FKF President Nick Mwendwa and his administration had every reason to fear that the squandering of the Fifa Forward grant on Supersport’s vanishing van would provide their opponents with a significant, perhaps decisive trump card to play when time would come to hold the next FKF presidential elections at the beginning of 2020. Mwendwa had wrestled power from incumbent Sam Nyamweya in acrimonious circumstances, his main opponent, lawyer and Gor Mahia FC chairman Ambrose Rachier all but accusing him of bribing delegates to the tune of Sh125,000 (about $1,250) per vote. “I do not have proof but have word that it happened”, Rachier told the Kenyan media, before adding, quite implausibly, that he was looking forward to working with the new chairman.

It hadn’t been the most auspicious of starts for the 37-year-old entrepreneur, handsome as his winning margin – 50 votes to 27 – had been in the end. There was every chance that his rivals would seize on the opportunity that the OB van fiasco presented them with to challenge his legitimacy. The Broadcasting initiative had been Mwendwa’s response to SuperSport terminating their contract with the FKF – a termination which, it could be argued, had been at least partly caused by Mwendwa’s decision to enlarge the KPL to eighteen teams, including his own. Money was so tight within the Kenyan FA that players from the women’s national football team were left waiting for the reimbursement of some of their personal expenses – let alone the payment of their match fees. If it could be shown that Mwandwa’s administration had misused over $1m of Fifa money…

So perhaps it shouldn’t come as a surprise that it took a full six months for the collapse of WTS Media Group to become a matter of public knowledge in Kenya, the first reports being published on 11 October 2019, following leaks from the FKF board. WTS had appointed administrators on 11 April.

11 October. That is six days after the FKF had approved the nomination of an Electoral Board at its AGM, even though there were still five months to go before Mwandwa’s mandate expired. The speed at which the wheels of the electoral process set in motion surprised everyone. County officials would be elected on 23 November. Those officials would then pick both the FKF National Executive Committee and its president in early December. Why such haste? Mwendwa’s critics immediately seized on this. To them, this confirmed that the FKF president had no wish to see a new administration look into what had happened with WTS Media Group Ltd, and in which black hole over $1m of Fifa’s money had been sucked into.

What is more, it did look as if FKF had taken liberties with Fifa statutes as well as its own. For example, the ‘new’ Chair of the FKF National Executive Committee, Professor Edwin Wamukoya, had been picked by the Mwendwa camp when he was in fact ineligible for the position he’d occupied since 2016, as it was expressly prohibited to serve two consecutive terms.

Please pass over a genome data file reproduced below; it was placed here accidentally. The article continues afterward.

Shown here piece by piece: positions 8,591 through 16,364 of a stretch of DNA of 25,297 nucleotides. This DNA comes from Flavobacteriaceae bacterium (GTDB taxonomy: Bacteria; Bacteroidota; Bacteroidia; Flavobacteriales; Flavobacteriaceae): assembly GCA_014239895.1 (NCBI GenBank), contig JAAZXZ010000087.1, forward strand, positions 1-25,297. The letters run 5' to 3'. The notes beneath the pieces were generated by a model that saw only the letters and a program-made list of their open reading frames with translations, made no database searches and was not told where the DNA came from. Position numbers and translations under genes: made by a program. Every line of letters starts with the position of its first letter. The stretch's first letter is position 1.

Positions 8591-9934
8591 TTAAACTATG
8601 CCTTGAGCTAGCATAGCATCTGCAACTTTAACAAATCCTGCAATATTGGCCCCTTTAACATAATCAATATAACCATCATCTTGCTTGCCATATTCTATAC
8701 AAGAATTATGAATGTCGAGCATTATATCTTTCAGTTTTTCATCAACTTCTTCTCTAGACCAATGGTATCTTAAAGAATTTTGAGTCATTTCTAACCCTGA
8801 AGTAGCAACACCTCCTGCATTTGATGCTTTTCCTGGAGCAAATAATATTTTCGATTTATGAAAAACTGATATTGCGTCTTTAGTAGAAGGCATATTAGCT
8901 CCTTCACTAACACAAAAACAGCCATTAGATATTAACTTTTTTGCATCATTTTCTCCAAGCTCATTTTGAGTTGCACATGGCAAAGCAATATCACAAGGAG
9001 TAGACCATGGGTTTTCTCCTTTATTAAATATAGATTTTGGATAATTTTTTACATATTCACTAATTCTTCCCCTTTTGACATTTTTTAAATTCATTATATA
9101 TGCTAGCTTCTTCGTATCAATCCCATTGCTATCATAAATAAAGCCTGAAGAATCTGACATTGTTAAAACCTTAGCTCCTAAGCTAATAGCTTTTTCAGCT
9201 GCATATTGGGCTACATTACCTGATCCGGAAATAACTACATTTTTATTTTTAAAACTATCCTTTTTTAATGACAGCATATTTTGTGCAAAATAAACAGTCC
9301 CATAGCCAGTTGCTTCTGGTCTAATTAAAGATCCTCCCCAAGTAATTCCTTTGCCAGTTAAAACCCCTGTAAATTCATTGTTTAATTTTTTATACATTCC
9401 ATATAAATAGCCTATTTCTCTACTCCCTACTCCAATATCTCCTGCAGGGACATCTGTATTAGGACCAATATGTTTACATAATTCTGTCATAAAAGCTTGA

Even more seriously, it was claimed that 5,000 out of the 6,000 clubs which were affiliated to the FKF had been denied the right to nominate their representatives at national level. The eligibility rules had been narrowed to such an extent that it was virtually impossible for any ‘outsider’ to compete in the elections. The result was that in 39 out of the 47 counties where the election took place, presidents, deputies and officials ran unopposed.

Mwendwa too was to stand unopposed for a second and final term as FKF president, something which can’t have displeased the Fifa hierarchy too much in political terms, as Mwendwa had a been a keen Infantino supporter back in 2016, when the then-UEFA official made his bid to become Fifa president.

Mayhem ensued. Following representations by over sixty Kenyan football stakeholders, Kenya’s supreme sports arbitration body, the Sports Disputes Tribunal (SDT) annulled the elections which were supposed to take place on 7 December, five days before voting was supposed to start – cancelling as well the borough elections which had already taken place.

Fifa intervened through its Governance Services Manager Sarah Solemale, insisting that the elections should take place before 10 February 2020, when Mwendwa’s presidential term would expire. They did not. The ball was hit further down the park, and a new date was set towards the end of March, 2020, to which Fifa agreed, stating this time that 30 March would be the absolute limit as far as they were concerned.

That was not to be. On 17 March, the SDT, whilst finding in favour of the FKF on a number of points, ruled that the eligibility rules put in place by the Kenyan FA constituted “clearly an illegitimate barrier to candidature and fully [explained] why […] the positions of President and vice president have only one candidate making the election effectively a coronation (our italics). There are apparently numerous other positions in which there is no contest to the candidature of the incumbent”.

The SDT went further. The Court effectively dissolved the FKF board, stripped Mwandwa of the presidency and called on Fifa to intervene. It is worth quoting their decision in full, if only to show how unequivocal it was.